Science and Tech


Apple Considers Spotify Competitor, iTunes For Android

Unnamed sources tell Billboard Apple is considering launching a Spotify competitor and iTunes app for Android.
Posted at 3:47 PM, Mar 22, 2014

In the wake of slowing sales for music downloads, Apple is reportedly thinking about launching its own Spotify-like music service and iTunes for Android.

The Cupertino Company already has its music streaming service iTunes Radio, true, but that service is more akin to Pandora. It doesn't give users complete control over their music choice.

Which is something Spotify has going for it. With Spotify, users can search for specific songs and albums — no need to listen to a playlist compiled by an algorithm. 

Apple hopes the move to an on-demand streaming service boosts sales — even if that means via a monthly subscription fee.

Keep in mind the company is joining a crowd of at least, but probably more than, 41 other on-demand streaming music services, according to this handy list compiled on Wikipedia.

Still, a writer for Billboard, whose sources reported Apple's plans, reminds us iTunes Music is the largest music retailer. And a move like this one could come just as streaming services make the profit climb.  

He reports streaming services have generated $1.4 billion in revenues in the U.S. That's up 39 percent since 2012.

Download sales brought in 2.9 billion, but that's down 3.2 percent.

And while revenue for streaming music grew 51 percent internationally, downloads dropped 2.1 percent. (Via Billboard)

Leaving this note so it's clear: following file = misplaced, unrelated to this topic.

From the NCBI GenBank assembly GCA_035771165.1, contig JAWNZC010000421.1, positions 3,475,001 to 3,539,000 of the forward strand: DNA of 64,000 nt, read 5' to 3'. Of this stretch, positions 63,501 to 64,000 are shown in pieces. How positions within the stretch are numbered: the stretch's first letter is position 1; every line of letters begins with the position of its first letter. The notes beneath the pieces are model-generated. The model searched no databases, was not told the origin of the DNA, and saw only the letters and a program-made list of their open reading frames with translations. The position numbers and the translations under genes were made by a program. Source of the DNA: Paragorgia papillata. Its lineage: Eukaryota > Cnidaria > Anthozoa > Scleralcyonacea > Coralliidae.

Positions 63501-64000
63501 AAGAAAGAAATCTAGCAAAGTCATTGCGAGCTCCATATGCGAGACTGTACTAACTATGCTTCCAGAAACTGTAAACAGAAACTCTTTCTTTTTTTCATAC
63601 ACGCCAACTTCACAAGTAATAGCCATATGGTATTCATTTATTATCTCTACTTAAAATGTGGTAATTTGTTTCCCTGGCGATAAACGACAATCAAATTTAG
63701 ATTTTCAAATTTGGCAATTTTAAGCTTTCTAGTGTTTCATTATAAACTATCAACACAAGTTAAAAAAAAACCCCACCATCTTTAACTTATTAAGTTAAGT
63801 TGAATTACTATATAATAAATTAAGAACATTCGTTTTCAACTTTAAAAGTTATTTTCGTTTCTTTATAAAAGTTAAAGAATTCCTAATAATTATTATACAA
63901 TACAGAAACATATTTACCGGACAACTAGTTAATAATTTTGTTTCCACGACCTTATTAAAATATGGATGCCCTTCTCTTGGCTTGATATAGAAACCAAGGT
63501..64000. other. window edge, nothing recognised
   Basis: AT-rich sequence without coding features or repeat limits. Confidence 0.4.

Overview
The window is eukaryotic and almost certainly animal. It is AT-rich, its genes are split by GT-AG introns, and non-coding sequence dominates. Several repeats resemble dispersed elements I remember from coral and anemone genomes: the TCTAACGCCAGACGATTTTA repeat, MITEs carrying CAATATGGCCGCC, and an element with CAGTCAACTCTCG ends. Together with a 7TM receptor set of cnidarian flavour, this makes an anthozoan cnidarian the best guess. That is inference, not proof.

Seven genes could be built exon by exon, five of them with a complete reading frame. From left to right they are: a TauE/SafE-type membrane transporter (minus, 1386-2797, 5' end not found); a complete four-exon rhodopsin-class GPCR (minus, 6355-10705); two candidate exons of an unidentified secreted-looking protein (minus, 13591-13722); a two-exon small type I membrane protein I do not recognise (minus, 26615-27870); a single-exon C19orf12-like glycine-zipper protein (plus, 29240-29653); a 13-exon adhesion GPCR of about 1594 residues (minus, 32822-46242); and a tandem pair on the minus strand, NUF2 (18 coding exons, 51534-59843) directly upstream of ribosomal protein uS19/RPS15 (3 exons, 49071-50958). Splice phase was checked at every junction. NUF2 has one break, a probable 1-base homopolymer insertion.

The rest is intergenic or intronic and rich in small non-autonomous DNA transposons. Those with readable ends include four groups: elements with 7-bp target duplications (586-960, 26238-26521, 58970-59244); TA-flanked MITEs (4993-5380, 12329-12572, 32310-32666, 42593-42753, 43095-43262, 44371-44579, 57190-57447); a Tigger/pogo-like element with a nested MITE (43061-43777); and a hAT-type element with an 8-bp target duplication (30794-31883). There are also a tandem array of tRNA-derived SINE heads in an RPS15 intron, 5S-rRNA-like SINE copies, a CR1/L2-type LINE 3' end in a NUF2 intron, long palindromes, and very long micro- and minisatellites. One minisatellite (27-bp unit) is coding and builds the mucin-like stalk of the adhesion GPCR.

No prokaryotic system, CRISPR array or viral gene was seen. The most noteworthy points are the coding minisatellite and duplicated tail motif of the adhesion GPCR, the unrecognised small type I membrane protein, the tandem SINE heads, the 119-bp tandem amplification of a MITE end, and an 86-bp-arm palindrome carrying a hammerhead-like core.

So when you have the largest music retailer, a popular mobile operating system, and some of the most popular mobile devices, it's not hard to start overtaking the competition. 

In fact, iTunes Radio took the number three spot in the U.S. just six months into its launch, according to Cult of Mac

Then when Apple goes and considers launching an iTunes app for Android, you can start to see how music sales would improve.

A writer for 9to5Mac reminds us of late Apple co-founder Steve Jobs' response to the idea of making iTunes for Android: "I don't see an advantage of putting our own music app on Android, except to make Android users happy. And I don't want to make Android users happy."

But things are a bit different under CEO TIm Cook. In response to a question during the D11 conference, Cook said "To a general question of 'would Apple port an app from iOS to Android?'​ We have no religious issue with doing that. If we thought it made sense for us to do that, we would do that." (Via The Wall Street Journal)

While the talks are reported to be in the early stages, it sounds like Apple thinks the move makes sense.